Tuan M. Tran a , 1 , 2 , Marcus B. Jones 3 , Aissata Ongoiba 4 , Else M. Bijker 5 , Remko Schats 6 , Pratap Venepally 3 , Jeff Skinner 1 , Safiatou Doumbo 4 , Edwin Quinten 6 , Leo G. Visser 6 , Elizabeth Whalen 7 , Scott Presnell 7 , Elise M. O’Connell 8 , Kassoum Kayentao 4 , Ogobara K. Doumbo 4 , Damien Chaussabel 7 , 9 , Hernan Lorenzi 10 , Thomas B. Nutman 8 , Tom H. M. Ottenhoff 6 , Mariëlle C. Haks 6 , Boubacar Traore 4 , Ewen F. Kirkness 3 , Robert W. Sauerwein 5 , Peter D. Crompton 1
10 August 2016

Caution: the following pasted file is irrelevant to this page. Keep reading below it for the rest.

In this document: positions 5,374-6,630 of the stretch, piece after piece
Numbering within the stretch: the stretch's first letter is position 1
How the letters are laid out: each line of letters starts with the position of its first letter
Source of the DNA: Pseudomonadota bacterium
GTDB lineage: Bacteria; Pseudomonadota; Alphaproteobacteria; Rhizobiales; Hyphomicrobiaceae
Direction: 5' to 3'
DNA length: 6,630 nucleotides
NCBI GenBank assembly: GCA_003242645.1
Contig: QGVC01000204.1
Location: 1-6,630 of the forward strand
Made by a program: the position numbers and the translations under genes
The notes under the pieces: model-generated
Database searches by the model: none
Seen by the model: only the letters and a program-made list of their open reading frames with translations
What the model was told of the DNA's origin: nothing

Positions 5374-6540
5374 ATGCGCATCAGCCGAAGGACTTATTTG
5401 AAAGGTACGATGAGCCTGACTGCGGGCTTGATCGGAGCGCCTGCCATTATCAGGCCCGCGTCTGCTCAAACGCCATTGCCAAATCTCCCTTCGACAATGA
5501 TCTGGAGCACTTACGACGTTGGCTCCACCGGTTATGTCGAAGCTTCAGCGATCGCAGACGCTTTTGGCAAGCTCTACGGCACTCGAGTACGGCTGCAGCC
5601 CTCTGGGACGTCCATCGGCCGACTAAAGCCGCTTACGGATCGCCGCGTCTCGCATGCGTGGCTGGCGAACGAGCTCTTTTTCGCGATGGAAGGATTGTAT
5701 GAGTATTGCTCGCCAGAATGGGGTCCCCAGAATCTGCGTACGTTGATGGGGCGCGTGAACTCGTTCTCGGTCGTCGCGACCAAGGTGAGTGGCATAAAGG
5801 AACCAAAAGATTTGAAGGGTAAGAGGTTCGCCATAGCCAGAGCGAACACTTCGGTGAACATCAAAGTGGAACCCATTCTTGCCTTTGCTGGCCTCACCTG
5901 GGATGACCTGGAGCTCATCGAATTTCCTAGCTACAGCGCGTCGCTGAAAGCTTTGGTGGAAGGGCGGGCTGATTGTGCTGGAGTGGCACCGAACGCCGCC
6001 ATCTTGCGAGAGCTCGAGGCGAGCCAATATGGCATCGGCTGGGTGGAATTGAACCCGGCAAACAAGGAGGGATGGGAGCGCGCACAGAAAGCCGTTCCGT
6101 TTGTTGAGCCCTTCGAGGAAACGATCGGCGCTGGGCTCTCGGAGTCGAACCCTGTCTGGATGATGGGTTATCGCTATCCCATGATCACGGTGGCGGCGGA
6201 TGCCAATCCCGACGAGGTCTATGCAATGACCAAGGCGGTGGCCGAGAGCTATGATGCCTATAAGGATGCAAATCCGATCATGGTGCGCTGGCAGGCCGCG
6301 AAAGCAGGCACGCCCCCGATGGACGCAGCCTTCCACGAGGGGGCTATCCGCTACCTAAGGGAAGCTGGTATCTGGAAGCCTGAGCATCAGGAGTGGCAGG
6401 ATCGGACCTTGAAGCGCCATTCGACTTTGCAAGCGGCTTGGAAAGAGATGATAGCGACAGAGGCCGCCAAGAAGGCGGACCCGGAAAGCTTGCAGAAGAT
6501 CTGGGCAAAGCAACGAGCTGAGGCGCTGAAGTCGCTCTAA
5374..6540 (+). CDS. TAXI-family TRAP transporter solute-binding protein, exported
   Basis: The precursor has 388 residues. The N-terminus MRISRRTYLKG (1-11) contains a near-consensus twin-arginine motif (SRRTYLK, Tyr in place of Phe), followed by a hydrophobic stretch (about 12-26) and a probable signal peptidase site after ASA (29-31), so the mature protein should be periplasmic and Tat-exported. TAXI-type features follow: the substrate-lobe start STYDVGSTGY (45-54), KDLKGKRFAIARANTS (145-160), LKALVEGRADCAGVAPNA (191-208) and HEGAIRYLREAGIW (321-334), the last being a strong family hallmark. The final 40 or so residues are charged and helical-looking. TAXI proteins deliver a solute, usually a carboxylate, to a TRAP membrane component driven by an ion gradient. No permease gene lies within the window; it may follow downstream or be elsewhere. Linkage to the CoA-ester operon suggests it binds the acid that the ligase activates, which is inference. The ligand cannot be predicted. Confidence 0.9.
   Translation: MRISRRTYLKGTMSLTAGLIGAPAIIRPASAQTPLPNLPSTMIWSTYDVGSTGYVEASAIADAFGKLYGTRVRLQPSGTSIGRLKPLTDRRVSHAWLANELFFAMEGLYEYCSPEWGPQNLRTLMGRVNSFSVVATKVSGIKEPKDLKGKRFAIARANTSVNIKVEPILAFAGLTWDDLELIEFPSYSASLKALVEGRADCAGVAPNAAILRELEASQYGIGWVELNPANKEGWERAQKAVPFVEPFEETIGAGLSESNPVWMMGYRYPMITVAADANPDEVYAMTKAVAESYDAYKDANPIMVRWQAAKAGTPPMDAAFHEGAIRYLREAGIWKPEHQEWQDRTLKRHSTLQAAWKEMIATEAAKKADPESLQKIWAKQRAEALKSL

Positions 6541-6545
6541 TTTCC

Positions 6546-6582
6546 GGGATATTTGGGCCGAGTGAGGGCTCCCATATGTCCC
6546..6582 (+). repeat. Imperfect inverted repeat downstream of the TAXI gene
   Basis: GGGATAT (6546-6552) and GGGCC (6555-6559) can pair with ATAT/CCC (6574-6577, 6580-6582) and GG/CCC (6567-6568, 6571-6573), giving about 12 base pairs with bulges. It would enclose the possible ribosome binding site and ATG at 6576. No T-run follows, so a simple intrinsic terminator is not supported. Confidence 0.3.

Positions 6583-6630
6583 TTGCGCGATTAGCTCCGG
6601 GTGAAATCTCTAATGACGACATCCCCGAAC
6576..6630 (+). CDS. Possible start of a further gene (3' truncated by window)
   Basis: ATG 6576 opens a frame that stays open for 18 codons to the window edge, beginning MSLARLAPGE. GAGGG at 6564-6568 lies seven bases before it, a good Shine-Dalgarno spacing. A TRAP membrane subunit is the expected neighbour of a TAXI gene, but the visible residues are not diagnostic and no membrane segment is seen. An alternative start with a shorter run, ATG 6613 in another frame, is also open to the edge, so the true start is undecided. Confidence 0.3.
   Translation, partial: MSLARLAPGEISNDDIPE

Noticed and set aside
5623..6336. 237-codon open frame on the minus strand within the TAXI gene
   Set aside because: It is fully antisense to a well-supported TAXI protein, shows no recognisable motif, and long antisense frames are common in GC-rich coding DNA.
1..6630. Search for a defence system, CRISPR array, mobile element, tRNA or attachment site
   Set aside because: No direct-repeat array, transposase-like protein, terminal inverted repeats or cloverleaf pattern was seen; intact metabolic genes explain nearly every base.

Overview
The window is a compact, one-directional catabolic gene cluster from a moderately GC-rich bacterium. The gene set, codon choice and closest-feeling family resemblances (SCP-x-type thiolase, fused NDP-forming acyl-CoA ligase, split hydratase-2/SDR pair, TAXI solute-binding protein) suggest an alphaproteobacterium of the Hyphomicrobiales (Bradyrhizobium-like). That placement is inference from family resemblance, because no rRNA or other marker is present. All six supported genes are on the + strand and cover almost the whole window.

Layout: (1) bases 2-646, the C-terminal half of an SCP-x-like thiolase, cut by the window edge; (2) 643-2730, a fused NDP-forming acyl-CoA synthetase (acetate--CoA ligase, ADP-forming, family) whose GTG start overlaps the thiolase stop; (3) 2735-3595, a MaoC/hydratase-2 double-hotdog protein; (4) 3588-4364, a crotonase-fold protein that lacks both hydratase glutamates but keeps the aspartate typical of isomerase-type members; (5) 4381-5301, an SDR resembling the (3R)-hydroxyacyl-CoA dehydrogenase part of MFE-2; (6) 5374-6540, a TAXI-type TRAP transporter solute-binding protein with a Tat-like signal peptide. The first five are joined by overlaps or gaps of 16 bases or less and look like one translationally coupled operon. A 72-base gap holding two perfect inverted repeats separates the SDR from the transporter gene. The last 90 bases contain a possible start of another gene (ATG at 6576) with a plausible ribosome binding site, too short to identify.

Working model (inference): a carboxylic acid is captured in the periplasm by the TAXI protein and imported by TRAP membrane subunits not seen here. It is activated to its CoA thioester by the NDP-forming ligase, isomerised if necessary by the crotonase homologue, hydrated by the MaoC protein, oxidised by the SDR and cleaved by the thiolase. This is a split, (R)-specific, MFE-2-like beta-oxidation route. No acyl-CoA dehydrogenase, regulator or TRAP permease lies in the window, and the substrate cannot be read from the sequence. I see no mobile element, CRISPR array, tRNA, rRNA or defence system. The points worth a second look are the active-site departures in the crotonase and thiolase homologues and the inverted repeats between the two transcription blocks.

Identifying molecular predictors and mechanisms of malaria disease is important for understanding how Plasmodium falciparum malaria is controlled. Transcriptomic studies in humans have so far been limited to retrospective analysis of blood samples from clinical cases. In this prospective, proof-of-principle study, we compared whole-blood RNA-seq profiles at pre-and post-infection time points from Malian adults who were either asymptomatic (n = 5) or febrile (n = 3) during their first seasonal PCR-positive P. falciparum infection with those from malaria-naïve Dutch adults after a single controlled human malaria infection (n = 5). Our data show a graded activation of pathways downstream of pro-inflammatory cytokines, with the highest activation in malaria-naïve Dutch individuals and significantly reduced activation in malaria-experienced Malians. Newly febrile and asymptomatic infections in Malians were statistically indistinguishable except for genes activated by pro-inflammatory cytokines. The combined data provide a molecular basis for the development of a pyrogenic threshold as individuals acquire immunity to clinical malaria.